of the Dzungar Mongols, who had occupied their country after being
called there by a Tibetan faction wishing to chase away the Qoshot
Mongols, whose rulers had received the title of kings of Tibet from the
5th Dalai Lama after helping him to overcome his Tibetan enemies. In
spite of such strifes, the relationship between the imperial court and
the Tibetan clergy during the Qing rule was excellent, reaching a peak
under the emperor Qianlong (1736-1796), in whose times this statue
was most likely cast and fire-gilded.

46

Cf. Marie-Thrse de, Mallmann, Introduction liconographie du tntrisme bouddhique, Centre National de la Recherche
Scientifique, Paris 1975, pp. 333-334.

18 Majushr and Maitreya


The Bodhisattvas Maitreya (Loving Kindness) and Manjushr (Gentle
Glory) are included among Shkyamunis eight heart-sons by the
schools of Mahyna Buddhism. The theme of this painting should be
related to the conversations held by the two Bodhisattvas according to
Mahyna texts such as the Saddharma-pundarka sutra (cf. catalogue
No. 17), in which Majushr, regarded as almost equal to Shkyamuni
because of his wisdom, takes the role of teacher by answering different
questions raised by the future Buddha Maitreya. The theme has been
depicted in geo-cultural Tibet, for instance in the 11th century murals
at Dratang, southern Tibet, and Zhal,1 southwest Tibet, as well as in
the 15th century caves at Sspola, Ladk, until today, as illustrated in a
fine scroll painted at the monastery of Gandn, central Tibet, and kept
at the Rubin Museum of Art, New York, in which Avalokitshvara and
Vajrapni are portrayed at the feet of Maitreya and Majushr in conversation.
The commission of this painting, carbon-dated to c. 1050,2 has been
tentatively attributed to the great scholar tisha (982-1054),3 the retired
provost of the monastic university of Vikramashla, in northeast India,
who resided from 1042 until his death first in western Tibet, where
he had been invited by the rulers of the Gugh kingdom, and then in
central Tibet, where he was invited by his chief Tibetan pupil, Dromtn
(Bromston, 1008-1064), who estalished a Buddhist order and monastery
there. During his stay in Tibet tisha had a vision of Maitreya and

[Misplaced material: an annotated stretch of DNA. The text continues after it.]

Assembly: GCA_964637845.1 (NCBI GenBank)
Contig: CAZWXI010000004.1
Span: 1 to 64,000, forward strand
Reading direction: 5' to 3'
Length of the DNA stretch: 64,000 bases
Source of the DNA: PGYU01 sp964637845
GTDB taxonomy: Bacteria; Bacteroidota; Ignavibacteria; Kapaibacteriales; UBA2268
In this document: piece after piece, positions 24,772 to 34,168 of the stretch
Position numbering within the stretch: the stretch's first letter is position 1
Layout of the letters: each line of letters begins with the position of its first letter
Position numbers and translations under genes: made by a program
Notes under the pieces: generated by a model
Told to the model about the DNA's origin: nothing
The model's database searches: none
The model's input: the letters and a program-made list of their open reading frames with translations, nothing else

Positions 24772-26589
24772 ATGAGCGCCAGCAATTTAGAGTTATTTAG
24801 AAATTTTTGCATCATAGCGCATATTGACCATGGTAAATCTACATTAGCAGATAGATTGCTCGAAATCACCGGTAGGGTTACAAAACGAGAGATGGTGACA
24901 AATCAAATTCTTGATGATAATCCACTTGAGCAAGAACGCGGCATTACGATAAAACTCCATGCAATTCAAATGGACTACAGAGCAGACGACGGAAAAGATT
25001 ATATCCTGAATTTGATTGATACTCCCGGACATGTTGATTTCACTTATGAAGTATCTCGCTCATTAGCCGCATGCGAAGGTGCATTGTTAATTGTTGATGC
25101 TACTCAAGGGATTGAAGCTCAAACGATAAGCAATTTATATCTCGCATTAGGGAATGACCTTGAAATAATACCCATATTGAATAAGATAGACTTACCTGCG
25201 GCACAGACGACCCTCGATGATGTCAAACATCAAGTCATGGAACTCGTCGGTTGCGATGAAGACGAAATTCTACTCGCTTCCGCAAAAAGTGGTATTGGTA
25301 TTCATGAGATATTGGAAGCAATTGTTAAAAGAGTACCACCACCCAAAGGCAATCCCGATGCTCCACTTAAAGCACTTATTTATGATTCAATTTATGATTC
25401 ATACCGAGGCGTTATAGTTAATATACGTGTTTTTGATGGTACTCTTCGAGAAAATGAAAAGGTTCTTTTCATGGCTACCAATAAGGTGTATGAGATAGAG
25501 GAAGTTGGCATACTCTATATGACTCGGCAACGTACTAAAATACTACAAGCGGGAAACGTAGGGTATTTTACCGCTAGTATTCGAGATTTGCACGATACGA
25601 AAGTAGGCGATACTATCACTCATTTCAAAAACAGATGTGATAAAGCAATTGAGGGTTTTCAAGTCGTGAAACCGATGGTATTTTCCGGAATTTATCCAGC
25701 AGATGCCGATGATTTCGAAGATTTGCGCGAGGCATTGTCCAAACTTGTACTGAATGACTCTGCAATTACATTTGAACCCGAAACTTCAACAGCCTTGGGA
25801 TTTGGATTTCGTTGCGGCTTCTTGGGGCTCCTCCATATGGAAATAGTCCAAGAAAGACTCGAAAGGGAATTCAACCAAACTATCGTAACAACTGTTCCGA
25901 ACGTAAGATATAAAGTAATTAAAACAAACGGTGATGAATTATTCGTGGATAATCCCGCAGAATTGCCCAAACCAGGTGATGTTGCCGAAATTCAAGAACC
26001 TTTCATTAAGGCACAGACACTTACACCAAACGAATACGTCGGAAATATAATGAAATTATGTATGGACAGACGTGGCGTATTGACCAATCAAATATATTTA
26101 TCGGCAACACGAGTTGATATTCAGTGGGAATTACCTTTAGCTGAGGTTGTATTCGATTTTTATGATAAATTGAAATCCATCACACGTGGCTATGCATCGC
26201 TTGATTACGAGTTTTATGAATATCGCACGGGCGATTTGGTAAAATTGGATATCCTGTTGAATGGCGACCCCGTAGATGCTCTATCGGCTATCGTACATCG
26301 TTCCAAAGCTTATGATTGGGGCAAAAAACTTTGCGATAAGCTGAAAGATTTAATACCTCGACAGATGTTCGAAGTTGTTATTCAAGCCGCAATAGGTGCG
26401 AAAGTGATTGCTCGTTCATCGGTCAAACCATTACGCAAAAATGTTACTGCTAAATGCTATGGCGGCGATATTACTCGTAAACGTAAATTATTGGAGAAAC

Majushr in conversation, while the Bodhisattva Vajrapni protected
them from obstacles and minor gods took notes of what was said.
The scholar drew a sketch of his vision and sent it with a message to
Vikramashla, asking to have his vision painted along with two more
images. The three images were painted by a pndita especially called
from Bengal and were sent to tisha in Nyetng.4
The setting of the conversation might be the Tushita Heaven, where all
Bodhisattvas destined to reach full enlightenment in their next life
dwell for a time according to Mahyna views, and where Maitreya is
waiting for the moment he will descend to earth as the next Buddha
after Shkyamuni. Majushr, who may be recognized from the red
book to the proper left of his head, sits in a relaxed posture on a seat,
whereas Maitreya, with his headgear topped by what was probably a
small golden stupa of which the square base is still recognizable, sits
in the good (bhadra) posture on a throne, in his capacity as future
Buddha. Both Bodhisattvas wear fine striped dhots and red meditation
straps, and their seats are supported by lotus flowers. Behind the
bejewelled stem of a red lotus rising between the two Bodhisattvas,
and enclosing offerings and ritual objects, there is a stupa which is
supported by a throne whose base may be seen near Maitreyas right
elbow and to which the offerings are presumably addressed.
The blue figure to Maitreyas proper left may be Vajrapni portrayed
in an unsual gesture which might correspond to tishas vision. To
Vajrapnis left there seems to be Ganesha (cf. catalogue No. 14) and
below the latter, to the proper left of the throne, Gruda with a companion. It is likely that a corresponding group of figures, perhaps headed
by Avalokitshvara, was painted to Majushrs proper right in the no

48